When you’re the boss, people look to you for to set the standard. Subconsciously, your staff wants to be proud of you. Something that undermines this is poor grammar, either spoken or written. If you make yourself appear unintelligent via bad grammar, you aren’t living up to people’s expectations and you are sabotaging your potential for future advancement. Poor grammar can also leave a bad impression during business interactions, and affect the perception of your potential partners and prospects. Here are five of the top grammar mistakes managers make and how you can avoid them.
Their, There and They’re
These words are homophones, meaning they sound they same, but they have entirely different meanings. Spoken, their differences are understood, but mixing them up is the most common written mistake managers make. It is also the one that people spot the easiest. You can avoid making the mistake by remembering that “their” is in the possessive case, “there” is an adverb and usually refers to a place and “they’re” is a contraction of “they are.” Used correctly when writing about your competitor, it is “their business,” “a strategy to sell against them is right there in front of you” and “they’re not as good as we are.”
Your vs. You’re
These are the cousins of the “their, there and they’re” grammatical mistake and they appear about as often. “Your” is possessive, “is that your coat?” “You’re” is a contraction of “you” and “are.” “Did I hear you’re going on vacation?” is the grammatically correct sentence.
Me, Myself and I
These three words are misused in many ways. People put “me” in the wrong place. It is not grammatically correct to say “me and Steve went on a sales call.” It is “Steve and I.” When talking or writing about yourself with another person or people, put yourself last in that sentence. When trying to decide whether it is “me” or “I” in the sentence, take out the other person and speak the words out loud. You would say “give those to me,” so it is correct to say or write “give those to Gloria and me.” “I went to see Client X” becomes “Bob and I went to see Client X.” “Myself” has become one of the most misused words in business. This word should only be used when you are the direct object of your own action. “I did it myself” is grammatically correct. “The person you should call with any questions is myself” is grammatically incorrect. The proper sentence is “If you have any questions, please call me.”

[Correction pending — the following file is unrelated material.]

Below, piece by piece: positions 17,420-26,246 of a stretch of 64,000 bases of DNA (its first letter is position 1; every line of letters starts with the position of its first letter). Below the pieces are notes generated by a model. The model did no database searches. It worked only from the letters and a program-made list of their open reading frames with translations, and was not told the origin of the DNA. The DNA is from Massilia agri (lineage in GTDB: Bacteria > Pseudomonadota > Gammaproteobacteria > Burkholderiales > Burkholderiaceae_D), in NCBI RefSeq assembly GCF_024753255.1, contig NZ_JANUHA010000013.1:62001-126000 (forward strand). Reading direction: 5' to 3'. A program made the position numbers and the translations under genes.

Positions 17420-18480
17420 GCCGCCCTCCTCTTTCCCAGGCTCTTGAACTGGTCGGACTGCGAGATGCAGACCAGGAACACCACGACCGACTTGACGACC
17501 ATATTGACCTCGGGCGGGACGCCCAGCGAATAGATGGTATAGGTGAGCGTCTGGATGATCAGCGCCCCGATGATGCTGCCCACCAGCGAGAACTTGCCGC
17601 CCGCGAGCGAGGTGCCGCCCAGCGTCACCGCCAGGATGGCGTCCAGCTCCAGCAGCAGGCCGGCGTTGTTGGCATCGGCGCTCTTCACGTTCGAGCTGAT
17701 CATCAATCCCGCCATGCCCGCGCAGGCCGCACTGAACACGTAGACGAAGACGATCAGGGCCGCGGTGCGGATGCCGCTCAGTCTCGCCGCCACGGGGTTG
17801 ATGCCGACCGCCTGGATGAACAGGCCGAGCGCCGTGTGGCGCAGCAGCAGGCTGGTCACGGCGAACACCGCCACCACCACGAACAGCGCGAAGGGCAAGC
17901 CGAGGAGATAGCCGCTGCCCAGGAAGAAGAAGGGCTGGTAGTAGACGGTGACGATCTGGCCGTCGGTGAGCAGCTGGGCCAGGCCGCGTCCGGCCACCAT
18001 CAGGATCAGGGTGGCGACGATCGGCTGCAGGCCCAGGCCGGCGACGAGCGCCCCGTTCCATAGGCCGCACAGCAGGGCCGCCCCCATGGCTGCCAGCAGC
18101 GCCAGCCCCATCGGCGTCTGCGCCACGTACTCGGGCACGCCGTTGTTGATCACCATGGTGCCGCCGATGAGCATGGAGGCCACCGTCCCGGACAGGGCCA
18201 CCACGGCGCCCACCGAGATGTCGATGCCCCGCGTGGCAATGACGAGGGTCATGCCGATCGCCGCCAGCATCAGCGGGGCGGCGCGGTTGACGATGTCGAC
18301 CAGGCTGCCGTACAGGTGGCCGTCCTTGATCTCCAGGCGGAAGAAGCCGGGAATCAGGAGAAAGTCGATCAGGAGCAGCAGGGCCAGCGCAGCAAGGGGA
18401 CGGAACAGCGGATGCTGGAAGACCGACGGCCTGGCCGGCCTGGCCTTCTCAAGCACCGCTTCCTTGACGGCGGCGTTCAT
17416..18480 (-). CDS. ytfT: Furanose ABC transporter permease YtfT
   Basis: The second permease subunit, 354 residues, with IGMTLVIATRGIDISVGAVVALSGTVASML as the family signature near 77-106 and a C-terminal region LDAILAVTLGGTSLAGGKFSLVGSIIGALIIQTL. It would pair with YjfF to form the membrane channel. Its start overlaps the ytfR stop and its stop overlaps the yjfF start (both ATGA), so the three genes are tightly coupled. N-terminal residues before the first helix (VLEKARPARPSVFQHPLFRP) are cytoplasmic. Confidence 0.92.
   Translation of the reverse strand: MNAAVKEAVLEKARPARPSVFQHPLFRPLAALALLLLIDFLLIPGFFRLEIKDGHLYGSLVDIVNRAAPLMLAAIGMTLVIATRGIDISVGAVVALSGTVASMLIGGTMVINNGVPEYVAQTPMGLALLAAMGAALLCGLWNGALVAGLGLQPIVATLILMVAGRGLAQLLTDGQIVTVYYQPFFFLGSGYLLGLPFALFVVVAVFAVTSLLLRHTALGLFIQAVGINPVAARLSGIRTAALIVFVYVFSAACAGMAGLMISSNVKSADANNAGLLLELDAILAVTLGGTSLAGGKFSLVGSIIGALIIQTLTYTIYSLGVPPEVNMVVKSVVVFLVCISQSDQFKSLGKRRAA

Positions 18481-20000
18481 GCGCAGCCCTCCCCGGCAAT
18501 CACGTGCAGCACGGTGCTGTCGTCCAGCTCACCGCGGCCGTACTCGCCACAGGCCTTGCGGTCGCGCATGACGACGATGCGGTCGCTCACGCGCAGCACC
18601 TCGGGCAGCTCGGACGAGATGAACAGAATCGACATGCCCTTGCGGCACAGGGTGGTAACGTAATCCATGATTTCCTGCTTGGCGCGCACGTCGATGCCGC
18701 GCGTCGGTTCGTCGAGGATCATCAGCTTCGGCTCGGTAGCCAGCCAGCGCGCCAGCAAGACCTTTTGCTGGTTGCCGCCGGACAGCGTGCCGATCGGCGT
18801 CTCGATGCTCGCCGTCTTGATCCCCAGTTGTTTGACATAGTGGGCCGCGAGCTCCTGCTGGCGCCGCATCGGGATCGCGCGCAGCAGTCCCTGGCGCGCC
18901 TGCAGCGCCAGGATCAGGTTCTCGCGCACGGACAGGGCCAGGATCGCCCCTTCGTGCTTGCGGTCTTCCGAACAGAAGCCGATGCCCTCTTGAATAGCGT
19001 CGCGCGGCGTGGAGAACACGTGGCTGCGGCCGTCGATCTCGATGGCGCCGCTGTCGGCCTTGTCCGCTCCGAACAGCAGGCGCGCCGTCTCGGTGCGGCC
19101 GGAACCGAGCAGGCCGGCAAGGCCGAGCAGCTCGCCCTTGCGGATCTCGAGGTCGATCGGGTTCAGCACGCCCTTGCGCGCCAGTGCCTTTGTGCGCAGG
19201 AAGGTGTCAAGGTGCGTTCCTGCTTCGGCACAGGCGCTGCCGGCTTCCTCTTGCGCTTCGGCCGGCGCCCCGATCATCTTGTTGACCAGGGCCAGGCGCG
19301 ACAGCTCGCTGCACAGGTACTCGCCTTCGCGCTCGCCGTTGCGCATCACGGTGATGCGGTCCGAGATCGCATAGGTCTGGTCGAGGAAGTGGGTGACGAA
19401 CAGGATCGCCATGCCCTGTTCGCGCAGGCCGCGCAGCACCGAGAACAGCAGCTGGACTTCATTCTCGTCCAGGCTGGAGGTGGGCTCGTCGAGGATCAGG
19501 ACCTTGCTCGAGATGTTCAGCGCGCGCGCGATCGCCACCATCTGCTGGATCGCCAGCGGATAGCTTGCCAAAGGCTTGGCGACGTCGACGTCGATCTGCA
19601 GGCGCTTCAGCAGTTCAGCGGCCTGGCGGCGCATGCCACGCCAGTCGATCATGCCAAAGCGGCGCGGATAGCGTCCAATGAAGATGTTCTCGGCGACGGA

Lack of Synonyms
A good vocabulary makes a good professional impression and you don’t need to use words nobody has ever heard of to make that impression. Instead, when speaking or writing an email, use synonyms to add better description. For example, “We lost three people in my department and we’re looking for qualified people to fill these openings. If you know people you want us to interview for these openings, please forward their resumes to me” could be re-worked as “We have three open positions in my department and we’re looking for qualified candidates to fill these vacancies. If you have people you can recommend for these jobs, please forward their resumes to me.”
Text Message English
As younger employees get promoted into managerial positions, the chances of them using text message English in their correspondence increases. Texting is a second nature to the millennial generation, but the language of texting is not a part of the accepted business lexicon. Until it is, avoid using terms like “u r” and “gr8” to replace the proper English words of “you are” and “great.”
What you do as a manager is more important that what you say. But if what you do is stellar, why undermine your excellence by committing grammatical mistakes that are easily rectified? Avoid these five common grammatical mistakes and you will support your actions instead of marginalizing them.